London Unveiled

great places to visit off the beaten path.

St. Botolph without Bishopsgate with the only public tennis court in the City.

St. Botolph without Bishopsgate

St. Botolph without Bishopsgate

St. Botolph was the patron Saint for travellers and as such most of the churches with this name were located just inside (within) or outside (without) the City’s gates.  This particular church is unique for a variety of reasons.  While it was the first church in the City to convert its burial grounds to a public garden, it is perhaps most unique as the home of the only public tennis court in the City of London.  The court is also used for netball & anyone can reserve it.  Between the garden and the sports court those in the area are offered a respite from the busy Liverpool Street station area and perhaps a good game to watch or play.

St Botolph without Bishopsgate interior

St Botolph without Bishopsgate interior

The Building:  While it is probable Christian worship has occurred on this site since Roman times, it is certain that a Saxon church was located here.  Foundations of this church were discovered when the present church was built in the early 18th Century.  The first recording of St. Botolphs was in 1212 under the name ‘Sancti Botolfi Extra Bishopesgate’.  While this medieval church survived the Great Fire, it was rebuilt between 1725-1728 – the fourth known church at this location.  The building in classical in most of its design with aisles and galleries, but it has several unique features.  The tower at the East End (usually at the west end), with the chancel & altar underneath. There is also an atypical glass dome above the nave from the 19th Century.  There are eight 18th Century bells that are typically rung every Wednesday at lunchtime.

The Great War Memorial Cross

The Great War Memorial Cross

History & Notable People:  In the March 1311, the Knights Templar were tried at an inquisition both here and at St. Martin within Ludgate on charges of heresy after the Pope dissolved their Temple.  They appeared in front of an Inquisition led by the Bishops of London & Chichester.

The actor Edward Alleyn, a contemporary of Shakespeare’s and the founder of Dulwich College, was baptised here in 1566.  John Keats, the poet, was baptized in the current font in 1795.

As a point of interest, the Priory of Bethlehem was located next door to this church until it was dissolved in 1535 by Henry VIII.  The buildings of the Priory were then used as a hospital for the mentally ill – a lunatic asylum.  The contraction of Bethlehem was ‘Bedlam’ – thus giving us the modern meaning.

One of the Vicar’s of the church (from 1863-1896) was William Rogers who founded the Bishopsgate Institute (see my article on this Institute here) just up the street.

While a survivor of the Great Fire and the Blitz (only one window was lost), the church was damaged twice by IRA bombs.  In 1992 the bombing near St. Mary Axe damaged the exterior slightly, but in April 1993 the Bishopsgate bomb opened up the roof and blew out the doors and windows, and damaged the offices and Vestry of the church.  Restoration work took over 3 years but in 1997 it was completed and the church fully reopened. project followed taking three and a half years to return the church to its former glory.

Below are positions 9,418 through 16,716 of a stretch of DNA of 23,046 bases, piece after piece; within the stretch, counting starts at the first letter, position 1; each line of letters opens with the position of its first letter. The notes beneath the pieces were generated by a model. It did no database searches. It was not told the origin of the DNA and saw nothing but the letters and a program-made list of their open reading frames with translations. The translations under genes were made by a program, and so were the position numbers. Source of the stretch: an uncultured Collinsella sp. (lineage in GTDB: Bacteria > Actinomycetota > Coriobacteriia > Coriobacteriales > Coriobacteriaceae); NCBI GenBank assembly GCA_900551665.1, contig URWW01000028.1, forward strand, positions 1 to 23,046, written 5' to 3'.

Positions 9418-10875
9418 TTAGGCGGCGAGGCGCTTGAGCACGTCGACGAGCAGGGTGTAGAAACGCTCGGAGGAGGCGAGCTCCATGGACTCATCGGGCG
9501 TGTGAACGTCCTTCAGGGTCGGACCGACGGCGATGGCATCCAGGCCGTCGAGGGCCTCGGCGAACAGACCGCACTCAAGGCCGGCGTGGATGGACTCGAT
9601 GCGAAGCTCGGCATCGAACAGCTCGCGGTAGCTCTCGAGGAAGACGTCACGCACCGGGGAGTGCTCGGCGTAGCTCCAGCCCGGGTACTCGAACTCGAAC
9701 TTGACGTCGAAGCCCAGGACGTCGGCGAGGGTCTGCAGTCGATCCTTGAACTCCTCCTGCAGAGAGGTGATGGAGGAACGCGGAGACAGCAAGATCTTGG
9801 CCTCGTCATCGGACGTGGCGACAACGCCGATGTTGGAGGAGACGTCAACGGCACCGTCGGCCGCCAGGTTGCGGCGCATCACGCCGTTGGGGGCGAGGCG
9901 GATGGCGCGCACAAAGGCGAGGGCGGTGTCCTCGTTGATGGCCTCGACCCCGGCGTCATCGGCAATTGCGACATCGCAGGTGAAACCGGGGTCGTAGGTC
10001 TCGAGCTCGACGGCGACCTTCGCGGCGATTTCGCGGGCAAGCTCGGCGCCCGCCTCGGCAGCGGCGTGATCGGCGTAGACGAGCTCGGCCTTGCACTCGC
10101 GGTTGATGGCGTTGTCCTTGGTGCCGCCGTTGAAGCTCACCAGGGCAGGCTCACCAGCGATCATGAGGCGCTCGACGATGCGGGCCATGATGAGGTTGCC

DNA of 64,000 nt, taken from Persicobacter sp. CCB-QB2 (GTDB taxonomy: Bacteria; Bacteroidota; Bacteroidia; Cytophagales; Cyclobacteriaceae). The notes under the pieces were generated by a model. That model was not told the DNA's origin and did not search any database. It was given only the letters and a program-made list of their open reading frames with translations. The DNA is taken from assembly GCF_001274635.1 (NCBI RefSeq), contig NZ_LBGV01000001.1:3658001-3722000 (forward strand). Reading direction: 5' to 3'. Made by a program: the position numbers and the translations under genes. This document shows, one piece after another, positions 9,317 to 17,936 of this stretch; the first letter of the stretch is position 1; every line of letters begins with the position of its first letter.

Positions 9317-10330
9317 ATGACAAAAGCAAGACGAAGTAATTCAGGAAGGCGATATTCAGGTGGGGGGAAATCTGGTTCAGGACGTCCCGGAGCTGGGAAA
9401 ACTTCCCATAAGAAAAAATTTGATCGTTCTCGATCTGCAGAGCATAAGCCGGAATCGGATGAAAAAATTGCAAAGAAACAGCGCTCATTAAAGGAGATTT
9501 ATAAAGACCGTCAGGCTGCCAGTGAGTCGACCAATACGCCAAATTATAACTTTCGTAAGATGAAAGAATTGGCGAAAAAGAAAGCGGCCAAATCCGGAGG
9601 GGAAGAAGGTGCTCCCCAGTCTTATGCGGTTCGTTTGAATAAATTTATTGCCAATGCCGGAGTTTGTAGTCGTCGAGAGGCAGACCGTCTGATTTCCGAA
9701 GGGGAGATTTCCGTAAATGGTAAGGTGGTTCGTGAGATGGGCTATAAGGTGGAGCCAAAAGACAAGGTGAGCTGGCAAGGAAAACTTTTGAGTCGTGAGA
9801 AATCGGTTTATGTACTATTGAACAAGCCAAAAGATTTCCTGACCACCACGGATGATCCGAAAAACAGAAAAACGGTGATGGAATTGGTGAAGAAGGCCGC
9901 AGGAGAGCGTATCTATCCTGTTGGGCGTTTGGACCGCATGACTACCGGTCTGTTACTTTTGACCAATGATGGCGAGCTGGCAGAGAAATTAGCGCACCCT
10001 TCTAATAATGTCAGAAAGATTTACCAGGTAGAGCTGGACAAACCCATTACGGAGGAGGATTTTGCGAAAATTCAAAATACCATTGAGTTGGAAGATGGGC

The church contains the Regimental Memorial Chapel of the Honourable Artillery Company, the Book of Remembrance of the London Rifle Brigade, and (rather uniquely) a memorial for those with hæmophilia who have died as a result of contaminated blood products.

The Old School (now Church Hall)

The Old School (now Church Hall)

The Churchyard:  The church’s burial grounds were the first in the City to be converted into a public garden in 1863.  While a controversial change in its day, the space is very popular.  Also in the garden is St. Botolph’s Hall (1821), once a school as the stone figures at its entrance attest to.  It is now available for hire as a function room.  The memorial cross (1916) at the garden’s entrance is believed to be the first memorial of the Great War to be set up in England.

The Tennis & Netball Court

The Tennis & Netball Court

The Tennis & Netball Court:  The Tennis and Netball Court is open all year. From October to May it is used for netball only.  The rest of the year both tennis and netball are played here.  The court is open from 8 am – 9 pm Monday to Friday in 1 hour sessions (1/2 hour increments from 12-2).  Bookings can be made up to 3 weeks in advance.  See their website for more details:

St. Botolph's Garden sign

St. Botolph’s Garden sign

Visiting:  The church is open weekdays from 8 am to 5.30 pm. Services are Wednesday at 1.10 pm and Thursday at 12.10pm and last no longer than 50 minutes.

Located at:  Bishopsgate, London, EC2M 3TL (just south of Liverpool St. Stn).

Closest Tube:  Liverpool Street

5 comments on “St. Botolph without Bishopsgate with the only public tennis court in the City.

  1. Laura Bloomsbury
    September 19, 2013

    I know the churches but failed to register the saint’s connection with travellers – great info. Thank you

  2. exploringlondon
    September 20, 2013

    Nice post – terrific nugget of information re the tennis court!

  3. Richard Baker
    September 20, 2013

    Great stuff. Like the idea of those eminent figures’ connection to the church as well as the memorial cross being the first memorial of the WW1 in England.

      September 20, 2013

      Hi Richard, thanks for commenting. I’m glad you liked the post. All the best, Ian.

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This entry was posted on September 19, 2013 by in Churches, City of London, Free Activities, Gardens and tagged , , , .
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